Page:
DIY Electric Outboard: Sparky Jr is Born

It’s been over a year since I started dreaming about an electric outboard. Life gets busy and as you might expect, and the outboard project has gone on and off the back burner. I have made some progress over the past year and figured it’s time to share.

Donor Outboard Leg

Thanks to the great folks at Seapower, I was given a 1967 Johnson 5hp Sea Horse. The powerhead had seized a long time ago, but the lower end gearbox is in perfect working order. Sparky Jr is finally coming to life.

It turns out that the 1967 Sea Horse has some KISS design details that are quite beneficial for this conversion compared to a modern outboard. On this outboard, there is no reverse! If you wanted to go backward, you simply turned the engine around, and backwards you went. What this translates to is a simple direct drive to the propeller. The propeller itself is also a more efficient, simpler design.

KISS Design Benefits

Simpler Gearbox Configuration

Modern 5 HP outboards have gear shifters with a cog system in the gearbox. That cog system is similar to that of a 10 speed bicycle hub. If you pedal the bicycle backwards, the cogs disengage, and the pedals can turn freely in the backwards direction. When this happens, no power is transferred to the wheel, the bicycle just coasts. For the outboard motor to transfer power to the propeller in the forward to and reverse direction, the gearbox must be shifted so the cogs can engage and drive the propeller. In practice shifting from forward to reverse often requires the operator to turn around and look away from where they are heading to reach back and operate the shifter. This is often done just as you are approaching a dock or another vessel, creating an opportunity for an impact that can cause damage.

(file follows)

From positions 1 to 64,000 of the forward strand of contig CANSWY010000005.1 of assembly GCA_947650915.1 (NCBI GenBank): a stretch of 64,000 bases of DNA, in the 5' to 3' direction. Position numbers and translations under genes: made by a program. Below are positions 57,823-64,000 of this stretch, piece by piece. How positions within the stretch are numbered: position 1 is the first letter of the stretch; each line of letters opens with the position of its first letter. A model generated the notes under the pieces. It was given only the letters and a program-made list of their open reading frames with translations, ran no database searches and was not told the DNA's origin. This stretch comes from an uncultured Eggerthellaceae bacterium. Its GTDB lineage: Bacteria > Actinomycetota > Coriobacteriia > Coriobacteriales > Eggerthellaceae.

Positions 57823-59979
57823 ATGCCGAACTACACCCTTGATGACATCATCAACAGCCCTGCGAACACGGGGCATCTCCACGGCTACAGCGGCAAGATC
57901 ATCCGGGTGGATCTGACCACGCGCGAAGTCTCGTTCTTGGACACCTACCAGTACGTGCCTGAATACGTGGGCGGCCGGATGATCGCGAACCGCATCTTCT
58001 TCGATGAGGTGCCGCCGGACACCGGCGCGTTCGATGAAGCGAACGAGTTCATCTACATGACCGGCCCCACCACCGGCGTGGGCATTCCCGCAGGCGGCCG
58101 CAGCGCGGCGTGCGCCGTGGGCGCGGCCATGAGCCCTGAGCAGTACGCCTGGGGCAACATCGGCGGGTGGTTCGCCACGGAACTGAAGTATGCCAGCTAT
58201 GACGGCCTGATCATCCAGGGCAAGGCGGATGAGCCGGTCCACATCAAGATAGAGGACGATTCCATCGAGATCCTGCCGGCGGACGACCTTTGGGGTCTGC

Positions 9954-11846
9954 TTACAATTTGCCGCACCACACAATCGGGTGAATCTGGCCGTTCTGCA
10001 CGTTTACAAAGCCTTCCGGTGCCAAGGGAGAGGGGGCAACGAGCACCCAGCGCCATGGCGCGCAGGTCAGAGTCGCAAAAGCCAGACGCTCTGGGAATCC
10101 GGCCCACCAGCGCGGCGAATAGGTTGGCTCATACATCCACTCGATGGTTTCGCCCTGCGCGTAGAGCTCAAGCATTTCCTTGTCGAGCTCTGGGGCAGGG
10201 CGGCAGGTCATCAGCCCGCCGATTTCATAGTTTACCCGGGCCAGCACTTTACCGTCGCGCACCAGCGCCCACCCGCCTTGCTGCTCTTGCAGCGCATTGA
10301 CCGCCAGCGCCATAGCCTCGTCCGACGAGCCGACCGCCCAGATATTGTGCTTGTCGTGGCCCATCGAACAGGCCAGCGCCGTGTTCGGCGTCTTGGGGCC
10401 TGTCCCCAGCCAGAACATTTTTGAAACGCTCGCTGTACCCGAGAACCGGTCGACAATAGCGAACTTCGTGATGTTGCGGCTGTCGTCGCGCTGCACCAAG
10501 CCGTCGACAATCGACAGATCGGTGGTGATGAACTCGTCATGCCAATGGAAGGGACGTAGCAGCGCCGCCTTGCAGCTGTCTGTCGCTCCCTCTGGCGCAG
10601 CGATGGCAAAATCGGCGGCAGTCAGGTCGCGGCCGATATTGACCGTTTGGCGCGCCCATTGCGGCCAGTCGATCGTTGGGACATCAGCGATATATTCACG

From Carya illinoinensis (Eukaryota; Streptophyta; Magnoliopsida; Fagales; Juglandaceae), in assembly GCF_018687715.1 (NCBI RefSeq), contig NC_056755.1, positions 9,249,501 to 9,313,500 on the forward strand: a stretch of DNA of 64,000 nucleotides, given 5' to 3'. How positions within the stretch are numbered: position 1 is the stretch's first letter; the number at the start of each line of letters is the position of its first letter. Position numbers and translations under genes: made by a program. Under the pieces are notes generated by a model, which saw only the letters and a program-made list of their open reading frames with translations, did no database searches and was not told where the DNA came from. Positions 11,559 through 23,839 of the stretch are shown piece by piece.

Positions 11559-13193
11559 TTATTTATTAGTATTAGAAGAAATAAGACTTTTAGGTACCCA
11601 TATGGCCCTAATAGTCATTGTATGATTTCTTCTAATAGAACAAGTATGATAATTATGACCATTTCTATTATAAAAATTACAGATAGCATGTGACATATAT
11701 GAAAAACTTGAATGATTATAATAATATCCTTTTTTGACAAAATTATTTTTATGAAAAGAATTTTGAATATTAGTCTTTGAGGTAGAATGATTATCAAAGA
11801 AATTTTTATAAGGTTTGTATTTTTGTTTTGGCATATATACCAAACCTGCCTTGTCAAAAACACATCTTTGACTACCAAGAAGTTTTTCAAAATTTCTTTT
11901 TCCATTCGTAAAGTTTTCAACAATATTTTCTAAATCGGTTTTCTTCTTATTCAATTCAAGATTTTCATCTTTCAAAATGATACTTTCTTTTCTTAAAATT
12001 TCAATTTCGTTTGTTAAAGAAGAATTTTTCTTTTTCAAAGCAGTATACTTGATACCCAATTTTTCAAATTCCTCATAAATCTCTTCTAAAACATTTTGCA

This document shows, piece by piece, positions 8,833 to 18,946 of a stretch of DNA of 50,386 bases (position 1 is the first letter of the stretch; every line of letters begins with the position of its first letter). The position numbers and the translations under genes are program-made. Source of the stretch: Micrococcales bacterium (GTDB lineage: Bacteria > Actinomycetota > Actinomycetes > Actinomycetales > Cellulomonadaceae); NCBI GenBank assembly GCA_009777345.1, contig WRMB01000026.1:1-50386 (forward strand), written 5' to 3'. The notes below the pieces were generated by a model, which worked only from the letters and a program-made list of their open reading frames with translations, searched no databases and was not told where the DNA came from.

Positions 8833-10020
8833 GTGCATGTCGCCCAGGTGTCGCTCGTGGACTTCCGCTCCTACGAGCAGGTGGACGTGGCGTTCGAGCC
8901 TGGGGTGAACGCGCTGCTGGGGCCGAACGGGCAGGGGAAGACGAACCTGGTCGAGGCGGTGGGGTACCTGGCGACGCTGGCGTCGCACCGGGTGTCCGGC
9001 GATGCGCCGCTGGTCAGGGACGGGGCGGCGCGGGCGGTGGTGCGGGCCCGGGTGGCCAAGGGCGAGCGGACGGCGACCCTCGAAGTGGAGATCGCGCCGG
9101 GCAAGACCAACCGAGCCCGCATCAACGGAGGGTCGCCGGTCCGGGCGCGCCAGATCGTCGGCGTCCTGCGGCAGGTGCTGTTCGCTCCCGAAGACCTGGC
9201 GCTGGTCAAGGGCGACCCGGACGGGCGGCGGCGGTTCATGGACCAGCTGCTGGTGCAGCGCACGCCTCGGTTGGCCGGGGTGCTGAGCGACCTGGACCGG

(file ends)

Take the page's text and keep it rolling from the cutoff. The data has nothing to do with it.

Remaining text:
Since the direction the new electric motor spins is controller driven, a simple flick of a switch and the motor spins in the opposite direction. No extra mechanical shifters are required, and the operator does not have to take their eyes away from where they are heading.

Propeller Design

Another perk to the old Sea Horse is the propeller design. Modern 5 HP outboards funnel the engine exhaust down the leg and out vents in the center of the propeller. Because of this, the center of the propeller is larger in diameter.  This creates more drag and reduces efficiency. The old Sea Horse does not have vents in the propeller, the center hub is smaller and thus reduces drag and theoretically improves efficiency.

The simple propeller and direct drive design of the old Sea Horse adapts very well to a modern electric powerhead.

 

Battery Pack

The battery pack build is still in process. I was able to score some secondhand LiFePO4 cells from Cameron at TransMarine. The secondhand cells originally boasted 73 Ah of capacity, and after testing I discovered they still have 67-70 Ah remaining. I am very excited about this because getting new lithium batteries shipped to NZ is prohibitively expensive. It also falls perfectly in line with our sustainability principles, Renew Reuse Recycle!

Battery Chemistry